- Police Beat
- The Forecaster
CUMBERLAND — The town may consider banning the retail sale of marijuana.
The Town Council – which held a public hearing on the matter April 10 that drew no comment – plans to hold a second hearing at the start of its Monday, April 24, meeting.
The council that night or on May 8 could send the matter to the Planning Board for a recommendation, and then vote on the new rules.
“We’re trying to encourage people to attend and offer some input,” Town Manager Bill Shane said in an interview April 12. “… If folks have ideas, or different ideas than the Ordinance Committee and the Town Council have at this point, we’d love to hear them.”
The Town Council will likely on May 8 extend Cumberland’s moratorium on retail marijuana sales for another six months, Shane said. The moratorium followed the narrow passage last November of a statewide referendum to legalize, regulate and tax marijuana as an agricultural product.
The question failed by 2 percent in Cumberland, 2,788 to 2,679.
The town cannot prohibit the use of marijuana; only the sale, as permitted by the state. Medical marijuana dispensaries are already allowed in Cumberland’s Office Commercial North zone on U.S. Route 1, although there are none there.
“It’s easy to do,” Shane said of banning marijuana sales, adding that allowing them could present difficulties. “We’re a small town, and the enforcement of this, and the oversight of it would be a tax on resources.”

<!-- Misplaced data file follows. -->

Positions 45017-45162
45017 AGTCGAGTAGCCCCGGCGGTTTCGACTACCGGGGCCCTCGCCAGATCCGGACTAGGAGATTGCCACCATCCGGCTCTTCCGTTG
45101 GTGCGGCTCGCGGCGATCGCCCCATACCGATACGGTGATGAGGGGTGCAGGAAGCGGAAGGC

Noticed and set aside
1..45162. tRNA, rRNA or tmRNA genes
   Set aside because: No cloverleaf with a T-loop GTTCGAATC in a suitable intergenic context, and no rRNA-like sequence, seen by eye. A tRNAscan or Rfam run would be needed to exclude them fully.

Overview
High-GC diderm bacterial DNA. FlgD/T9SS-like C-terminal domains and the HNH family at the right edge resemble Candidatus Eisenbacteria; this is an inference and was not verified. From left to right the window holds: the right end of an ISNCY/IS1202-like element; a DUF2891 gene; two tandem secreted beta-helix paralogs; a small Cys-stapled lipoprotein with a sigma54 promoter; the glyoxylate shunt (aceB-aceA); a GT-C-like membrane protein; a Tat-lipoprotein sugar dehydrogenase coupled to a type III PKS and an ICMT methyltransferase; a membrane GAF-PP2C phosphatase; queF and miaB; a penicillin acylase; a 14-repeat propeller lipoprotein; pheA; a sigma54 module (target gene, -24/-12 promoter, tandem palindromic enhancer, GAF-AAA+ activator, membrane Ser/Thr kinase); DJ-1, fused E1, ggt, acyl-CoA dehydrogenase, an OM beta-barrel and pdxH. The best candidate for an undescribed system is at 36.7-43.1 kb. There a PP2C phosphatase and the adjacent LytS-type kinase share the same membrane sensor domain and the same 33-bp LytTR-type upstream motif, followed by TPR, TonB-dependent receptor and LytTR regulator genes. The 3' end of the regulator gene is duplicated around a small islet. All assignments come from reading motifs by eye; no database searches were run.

The Falmouth Town Council has held two workshops on retail marijuana, and on April 12 introduced a sixth-month moratorium, with a public hearing set to review the matter May 8.
“The moratorium is to give them more time to make a decision for long-term regulations,” Falmouth Town Manager Nathan Poore said April 13.
Meanwhile, the Yarmouth Town Council considered a moratorium “premature until the Legislature provided mechanisms for retail establishments to go forward,” according to Town Manager Nat Tupper.
“Since moratoriums are good for only 180 days, they thought Yarmouth should wait to consider enacting a moratorium (if ever) until it is closer to the starting line,” Tupper said in an email April 13.